The woman in blue straightened, tears streaming down her face. She ran her fingers through the man’s hair and caressed his face, his lips and his closed eyes. A tall woman, long dark braids trailing down her back, came to her side, knelt and wrapped her arms around the other’s waist.

“Thank you, Feah.”

The door shuddered open and in strode a man who wore a mantle of command, Otheron, still dressed as if for hunting, eldest son of the king and the Prince of Adan. A second man entered on his heels, Cenith the second son and prince. For a moments the youngest, Caladon, stood at the open door speaking softly to someone unseen, and then he turned and closed the door. The lady in dark blue stood, with Feah still at her side, and faced her sons. She drew a deep, trembling breath.

“Your father is gone to us,” Queen Amaryl said, plainly exhausted.

Otheron clenched his fists, but said nothing. Cenith and Caladon looked first at each other, and then Caladon stepped forward, lifted his father in his arms, and laid him on his bed.

“Feah,” Amaryl said, “please find the chancellor and inform him that the bells must be wrapped and sounded. The king is dead.” The woman nodded, and fled the chamber.

“How?” Otheron demanded.

Cenith sat at the foot of the bed, saying nothing. Caladon dropped to his knees at the side of the bed, taking his father’s hand.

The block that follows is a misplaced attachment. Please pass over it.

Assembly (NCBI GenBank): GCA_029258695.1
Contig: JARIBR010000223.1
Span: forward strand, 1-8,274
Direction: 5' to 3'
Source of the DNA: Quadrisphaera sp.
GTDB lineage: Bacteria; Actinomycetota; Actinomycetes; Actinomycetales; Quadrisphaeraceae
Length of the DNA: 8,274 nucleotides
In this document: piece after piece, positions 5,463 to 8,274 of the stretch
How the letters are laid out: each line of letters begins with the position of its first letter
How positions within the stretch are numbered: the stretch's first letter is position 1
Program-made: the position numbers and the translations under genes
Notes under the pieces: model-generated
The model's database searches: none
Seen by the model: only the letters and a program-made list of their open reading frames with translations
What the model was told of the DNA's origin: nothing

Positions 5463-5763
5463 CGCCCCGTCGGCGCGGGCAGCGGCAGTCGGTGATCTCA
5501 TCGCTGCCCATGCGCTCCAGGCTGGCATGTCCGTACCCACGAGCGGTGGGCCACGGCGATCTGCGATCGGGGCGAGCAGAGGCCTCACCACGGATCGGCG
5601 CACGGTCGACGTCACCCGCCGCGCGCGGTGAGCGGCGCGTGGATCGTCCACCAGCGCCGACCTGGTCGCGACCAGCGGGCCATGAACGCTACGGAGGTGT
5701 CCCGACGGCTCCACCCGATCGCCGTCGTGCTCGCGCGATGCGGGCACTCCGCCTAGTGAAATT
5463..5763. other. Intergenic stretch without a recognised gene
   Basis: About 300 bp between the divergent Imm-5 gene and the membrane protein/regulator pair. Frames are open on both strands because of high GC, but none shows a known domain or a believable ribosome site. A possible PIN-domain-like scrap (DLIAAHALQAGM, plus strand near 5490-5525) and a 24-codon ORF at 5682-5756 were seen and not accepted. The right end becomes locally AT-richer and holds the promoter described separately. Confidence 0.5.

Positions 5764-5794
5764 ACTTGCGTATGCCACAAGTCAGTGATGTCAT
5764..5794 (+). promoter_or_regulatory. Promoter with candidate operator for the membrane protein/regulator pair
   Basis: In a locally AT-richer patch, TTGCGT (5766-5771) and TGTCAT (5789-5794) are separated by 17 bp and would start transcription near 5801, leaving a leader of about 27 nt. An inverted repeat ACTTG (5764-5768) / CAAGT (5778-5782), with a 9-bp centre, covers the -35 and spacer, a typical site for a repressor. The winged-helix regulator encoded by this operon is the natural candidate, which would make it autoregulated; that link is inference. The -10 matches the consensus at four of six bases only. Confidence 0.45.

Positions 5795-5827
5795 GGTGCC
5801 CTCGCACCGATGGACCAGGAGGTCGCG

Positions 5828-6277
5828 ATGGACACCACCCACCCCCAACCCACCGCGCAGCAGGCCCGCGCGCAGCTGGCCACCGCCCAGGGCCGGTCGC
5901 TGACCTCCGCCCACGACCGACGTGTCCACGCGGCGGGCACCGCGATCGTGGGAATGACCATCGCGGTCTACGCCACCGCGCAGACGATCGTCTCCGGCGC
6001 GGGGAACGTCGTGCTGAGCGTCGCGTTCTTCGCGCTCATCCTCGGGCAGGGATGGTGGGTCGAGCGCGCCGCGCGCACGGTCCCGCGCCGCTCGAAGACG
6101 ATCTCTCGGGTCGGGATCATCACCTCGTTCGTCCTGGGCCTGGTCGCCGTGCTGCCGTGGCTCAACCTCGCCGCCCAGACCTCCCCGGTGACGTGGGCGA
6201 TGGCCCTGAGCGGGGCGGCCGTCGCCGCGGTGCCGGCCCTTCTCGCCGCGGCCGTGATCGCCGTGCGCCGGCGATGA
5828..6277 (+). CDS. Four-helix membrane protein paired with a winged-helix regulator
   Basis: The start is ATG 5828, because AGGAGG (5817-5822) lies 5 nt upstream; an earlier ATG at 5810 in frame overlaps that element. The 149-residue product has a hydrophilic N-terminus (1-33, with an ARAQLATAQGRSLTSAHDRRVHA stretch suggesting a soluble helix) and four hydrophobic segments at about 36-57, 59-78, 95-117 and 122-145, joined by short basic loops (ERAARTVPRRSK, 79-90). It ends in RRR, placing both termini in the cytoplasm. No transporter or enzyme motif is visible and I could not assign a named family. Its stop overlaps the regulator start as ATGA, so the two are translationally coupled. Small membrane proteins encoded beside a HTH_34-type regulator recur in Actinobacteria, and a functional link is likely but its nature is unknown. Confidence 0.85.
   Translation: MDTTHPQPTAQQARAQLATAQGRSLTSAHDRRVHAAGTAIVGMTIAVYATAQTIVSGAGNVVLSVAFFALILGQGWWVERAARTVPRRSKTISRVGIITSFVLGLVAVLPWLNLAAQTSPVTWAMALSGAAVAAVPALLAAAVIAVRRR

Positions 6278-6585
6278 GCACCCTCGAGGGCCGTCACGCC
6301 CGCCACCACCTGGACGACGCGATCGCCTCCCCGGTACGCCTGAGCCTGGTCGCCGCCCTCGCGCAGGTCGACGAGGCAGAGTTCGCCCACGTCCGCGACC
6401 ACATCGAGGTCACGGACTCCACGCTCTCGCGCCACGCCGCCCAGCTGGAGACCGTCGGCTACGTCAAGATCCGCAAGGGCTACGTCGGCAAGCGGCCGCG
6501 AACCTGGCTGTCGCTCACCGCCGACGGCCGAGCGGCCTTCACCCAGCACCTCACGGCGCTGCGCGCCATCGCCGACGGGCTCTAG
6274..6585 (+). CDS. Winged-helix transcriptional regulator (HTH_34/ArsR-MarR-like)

“How? How is this possible? We rode . . . we rode not even an hour into the forest, just the same as dozens of times before. Father and I and Cen raced for the lead. We crashed through the underbrush, but, but then,” Otheron paused, “everything seemed . . . different somehow, the world stood still for a moment, and then a black stag, a magnificent animal, leapt across the path right in front of father, and he was off.”

“I tried to catch them too,” Cenith said, “but he was too fast, twisting and turning through the trees. And then . . . then I vaulted a hedge and almost landed on father lying on the other side. His horse . . . gone. At first I thought he had been thrown and he even laughed about it. But within a minute or two he had paled and gone cold, his lips turned blue.”

Aside from the crackling of the fire, there was no sound, until Otheron bolted upright and rushed to the bedside. He looked down at his father, fist clenched, his body shaking. Amaryl came behind him, resting both hands on his broad shoulders. “How?” he breathed softly, turning to his mother and queen. “How?”

“This was no riding accident.”

It was Cenith who answered, not Amaryl, and his words pierced the air.

“Father was a better horseman than even Otheron. He taught all of us to ride, years ago, and could still outlast us all. Have you ever seen him thrown before? By any horse?”

“No.” Caladon rose. “You are right and Otheron’s instincts are right. There is something wrong at work here. I feel . . .”

“Are there not powers that serve the dark,” Cenith interrupted, “mother, have you seen nothing?”